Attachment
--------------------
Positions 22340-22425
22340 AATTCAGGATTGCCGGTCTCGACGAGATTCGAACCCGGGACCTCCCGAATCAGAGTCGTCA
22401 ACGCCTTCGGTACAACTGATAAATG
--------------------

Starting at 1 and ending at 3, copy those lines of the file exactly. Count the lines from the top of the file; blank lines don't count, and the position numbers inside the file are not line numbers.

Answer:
Positions 22340-22425
22340 AATTCAGGATTGCCGGTCTCGACGAGATTCGAACCCGGGACCTCCCGAATCAGAGTCGTCA
22401 ACGCCTTCGGTACAACTGATAAATG